Some revolutionaries have ultimately failed to remove a dictator without violence. Consider Syria, where fighting still rages, or Iran, where protesters were unsuccessful in changing the regime. Other countries have succeeded in chasing out oppressive governments, such as Ukraine, where the Orange Revolution led to free elections, and, of course, Egypt, where the protests resulted in President Hosni Mubarak’s resignation.
But after the glorious revolution that inspired many other countries in the Middle East, Egypt found itself in a confusing situation. Morsi ultimately received the most votes and was democratically elected, yet he has barely any democratic support: no parliament, no constitution and a powerful army that makes the laws. The current situation in Egypt raises the question: Once you overthrow a dictator, then what?
Jack Snyder, a professor of international relations at Columbia University, has written several books on transitions to democracy, including From Voting to Violence (2000) and Why Emerging Democracies Go to War (2005). His work critically examines the naive view many Westerners have that democracy is by definition good and ensures greater peace and freedom.
Democratization itself is no basis for peace and freedom at all, Snyder says. In fact, the path to democracy can produce violence. Old structures and pillars of power are abandoned, creating a power vacuum that other well-organized groups can step into.
“It’s a rocky road,” Snyder says. He’s just returned from a few weeks in Cairo, where he interviewed a number of Egyptians about the aftermath of the uprisings. “I’ve spoken with several revolutionaries who are very frustrated,” he says. “The elections were a travesty to many progressives who were with the revolution from the beginning. Each candidate seemed worse to them than the previous one.”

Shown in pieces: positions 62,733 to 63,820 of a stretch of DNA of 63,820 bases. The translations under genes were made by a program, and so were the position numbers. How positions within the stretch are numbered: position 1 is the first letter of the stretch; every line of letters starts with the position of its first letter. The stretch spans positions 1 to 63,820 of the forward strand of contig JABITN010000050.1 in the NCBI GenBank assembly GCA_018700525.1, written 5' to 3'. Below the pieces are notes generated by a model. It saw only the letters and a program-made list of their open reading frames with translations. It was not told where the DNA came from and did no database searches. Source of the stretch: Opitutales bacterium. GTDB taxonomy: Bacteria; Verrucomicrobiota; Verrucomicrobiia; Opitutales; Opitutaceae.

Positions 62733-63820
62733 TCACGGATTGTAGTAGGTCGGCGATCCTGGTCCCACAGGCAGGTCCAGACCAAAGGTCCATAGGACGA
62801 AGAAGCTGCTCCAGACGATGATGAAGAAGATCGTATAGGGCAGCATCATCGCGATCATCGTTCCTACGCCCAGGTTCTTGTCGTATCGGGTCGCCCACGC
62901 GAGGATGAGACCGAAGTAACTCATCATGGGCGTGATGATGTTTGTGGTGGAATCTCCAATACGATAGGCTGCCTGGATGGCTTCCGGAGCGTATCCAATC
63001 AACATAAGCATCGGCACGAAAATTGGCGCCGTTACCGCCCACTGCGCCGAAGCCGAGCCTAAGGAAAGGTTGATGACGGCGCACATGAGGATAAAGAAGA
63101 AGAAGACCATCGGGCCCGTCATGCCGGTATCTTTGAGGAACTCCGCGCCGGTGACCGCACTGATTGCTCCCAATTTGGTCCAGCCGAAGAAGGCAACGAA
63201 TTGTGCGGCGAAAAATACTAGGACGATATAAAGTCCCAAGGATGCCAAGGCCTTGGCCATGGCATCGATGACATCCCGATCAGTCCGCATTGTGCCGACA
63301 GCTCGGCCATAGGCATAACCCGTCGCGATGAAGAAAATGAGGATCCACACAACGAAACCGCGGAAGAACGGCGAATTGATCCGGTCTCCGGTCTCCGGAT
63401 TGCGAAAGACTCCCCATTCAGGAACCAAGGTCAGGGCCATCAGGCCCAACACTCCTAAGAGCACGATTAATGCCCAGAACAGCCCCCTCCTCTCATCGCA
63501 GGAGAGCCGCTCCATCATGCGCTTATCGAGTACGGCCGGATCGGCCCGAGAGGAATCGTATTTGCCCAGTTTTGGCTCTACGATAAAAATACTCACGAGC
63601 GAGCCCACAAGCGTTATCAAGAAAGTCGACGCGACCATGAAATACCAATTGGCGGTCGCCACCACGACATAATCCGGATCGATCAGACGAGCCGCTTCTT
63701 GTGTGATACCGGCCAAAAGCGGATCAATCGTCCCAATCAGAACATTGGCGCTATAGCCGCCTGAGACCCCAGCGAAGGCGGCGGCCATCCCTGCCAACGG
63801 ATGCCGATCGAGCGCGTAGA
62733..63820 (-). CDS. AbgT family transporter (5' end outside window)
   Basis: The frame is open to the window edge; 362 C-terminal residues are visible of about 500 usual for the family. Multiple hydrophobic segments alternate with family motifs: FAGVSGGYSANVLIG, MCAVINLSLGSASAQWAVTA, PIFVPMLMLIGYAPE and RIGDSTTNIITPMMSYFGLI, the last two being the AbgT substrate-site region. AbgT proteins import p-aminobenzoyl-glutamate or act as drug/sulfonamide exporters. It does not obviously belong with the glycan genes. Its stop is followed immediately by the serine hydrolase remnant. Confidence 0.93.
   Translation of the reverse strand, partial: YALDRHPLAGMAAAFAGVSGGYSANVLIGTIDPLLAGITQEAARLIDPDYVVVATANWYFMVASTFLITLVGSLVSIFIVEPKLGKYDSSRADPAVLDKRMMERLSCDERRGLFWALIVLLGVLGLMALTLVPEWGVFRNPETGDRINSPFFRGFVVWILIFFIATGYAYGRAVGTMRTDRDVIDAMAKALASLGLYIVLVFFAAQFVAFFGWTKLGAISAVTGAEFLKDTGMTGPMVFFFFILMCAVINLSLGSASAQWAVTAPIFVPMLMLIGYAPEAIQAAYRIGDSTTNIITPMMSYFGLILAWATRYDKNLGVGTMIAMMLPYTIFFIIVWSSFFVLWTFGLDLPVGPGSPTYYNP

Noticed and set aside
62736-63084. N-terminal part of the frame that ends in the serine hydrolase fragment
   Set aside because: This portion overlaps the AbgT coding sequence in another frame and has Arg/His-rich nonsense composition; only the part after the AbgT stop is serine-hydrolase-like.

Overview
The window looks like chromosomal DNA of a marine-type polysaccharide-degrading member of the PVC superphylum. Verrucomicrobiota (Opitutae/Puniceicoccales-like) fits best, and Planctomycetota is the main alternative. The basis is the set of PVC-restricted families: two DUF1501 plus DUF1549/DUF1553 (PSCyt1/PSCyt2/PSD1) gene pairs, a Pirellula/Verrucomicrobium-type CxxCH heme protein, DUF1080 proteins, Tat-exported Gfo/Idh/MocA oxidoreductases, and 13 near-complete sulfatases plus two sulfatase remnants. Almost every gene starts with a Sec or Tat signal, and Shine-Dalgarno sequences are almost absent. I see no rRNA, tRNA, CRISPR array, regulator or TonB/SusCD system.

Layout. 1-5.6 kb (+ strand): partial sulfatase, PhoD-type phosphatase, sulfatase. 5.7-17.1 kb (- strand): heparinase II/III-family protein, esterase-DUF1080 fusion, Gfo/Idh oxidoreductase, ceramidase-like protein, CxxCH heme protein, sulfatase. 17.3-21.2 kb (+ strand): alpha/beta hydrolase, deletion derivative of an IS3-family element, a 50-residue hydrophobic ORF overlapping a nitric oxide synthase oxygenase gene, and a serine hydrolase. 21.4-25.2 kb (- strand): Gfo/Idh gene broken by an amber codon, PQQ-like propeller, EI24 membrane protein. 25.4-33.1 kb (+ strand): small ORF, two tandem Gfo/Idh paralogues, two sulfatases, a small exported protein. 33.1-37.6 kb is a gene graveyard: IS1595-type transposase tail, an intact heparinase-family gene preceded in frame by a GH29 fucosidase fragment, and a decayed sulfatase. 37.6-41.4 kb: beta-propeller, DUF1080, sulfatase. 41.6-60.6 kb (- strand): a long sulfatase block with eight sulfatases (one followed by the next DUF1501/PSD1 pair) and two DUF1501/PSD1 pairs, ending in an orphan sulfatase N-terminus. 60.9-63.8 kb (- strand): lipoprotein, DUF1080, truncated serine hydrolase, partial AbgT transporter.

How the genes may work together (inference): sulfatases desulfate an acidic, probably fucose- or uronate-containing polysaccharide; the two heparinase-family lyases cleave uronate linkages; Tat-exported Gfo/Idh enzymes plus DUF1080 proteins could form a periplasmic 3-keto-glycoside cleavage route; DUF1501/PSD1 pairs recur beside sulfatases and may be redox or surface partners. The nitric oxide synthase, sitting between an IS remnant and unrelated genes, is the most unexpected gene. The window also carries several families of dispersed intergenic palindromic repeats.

But why didn’t those same progressive revolutionaries stand a chance in the elections? The key element, says Snyder, is time—enough time to organize themselves.
According to Snyder, the people who sparked the revolution—the progressives and the young—lacked the capacity to engage in dialogue after the elections. They stayed in their comfort zone, debating in teahouses and demonstrating on Tahrir Square, when, Snyder says, they should have struck out into the countryside to speak with their fellow Egyptians. “It’s a false start,” Snyder says. “The Muslim Brotherhood and the old regime already had strong roots in the community, and they’re well organized. The progressives aren’t organized yet.”
According to Sharp, the Occupy movement made the same mistake. “They wanted to make the financial institutions responsible and democratic; they wanted to change pretty much the entire world order. By just camping out in a particular spot? That doesn’t have the slightest chance of succeeding. A lot of people are angry and dissatisfied, but they don’t have a clear plan for how to do things differently. A good plan is essential.”